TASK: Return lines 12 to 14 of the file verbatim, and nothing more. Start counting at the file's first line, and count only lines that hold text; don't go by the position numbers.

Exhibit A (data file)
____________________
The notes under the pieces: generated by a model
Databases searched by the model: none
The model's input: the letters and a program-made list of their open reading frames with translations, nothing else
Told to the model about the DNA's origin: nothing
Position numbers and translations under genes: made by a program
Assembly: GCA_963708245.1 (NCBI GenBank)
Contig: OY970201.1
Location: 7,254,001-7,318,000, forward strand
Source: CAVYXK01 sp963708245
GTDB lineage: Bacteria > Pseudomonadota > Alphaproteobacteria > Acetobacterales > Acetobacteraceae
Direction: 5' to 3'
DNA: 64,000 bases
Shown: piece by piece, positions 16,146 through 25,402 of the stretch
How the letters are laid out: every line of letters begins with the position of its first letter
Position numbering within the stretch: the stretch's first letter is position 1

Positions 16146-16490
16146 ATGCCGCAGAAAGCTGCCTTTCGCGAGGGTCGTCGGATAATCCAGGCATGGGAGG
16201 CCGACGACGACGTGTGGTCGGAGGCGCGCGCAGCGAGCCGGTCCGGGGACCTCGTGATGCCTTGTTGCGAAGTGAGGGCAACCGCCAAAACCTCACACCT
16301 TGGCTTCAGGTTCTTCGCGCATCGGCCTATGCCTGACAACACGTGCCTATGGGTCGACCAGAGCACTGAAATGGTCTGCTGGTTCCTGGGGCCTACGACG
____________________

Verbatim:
DNA: 64,000 bases
Shown: piece by piece, positions 16,146 through 25,402 of the stretch
How the letters are laid out: every line of letters begins with the position of its first letter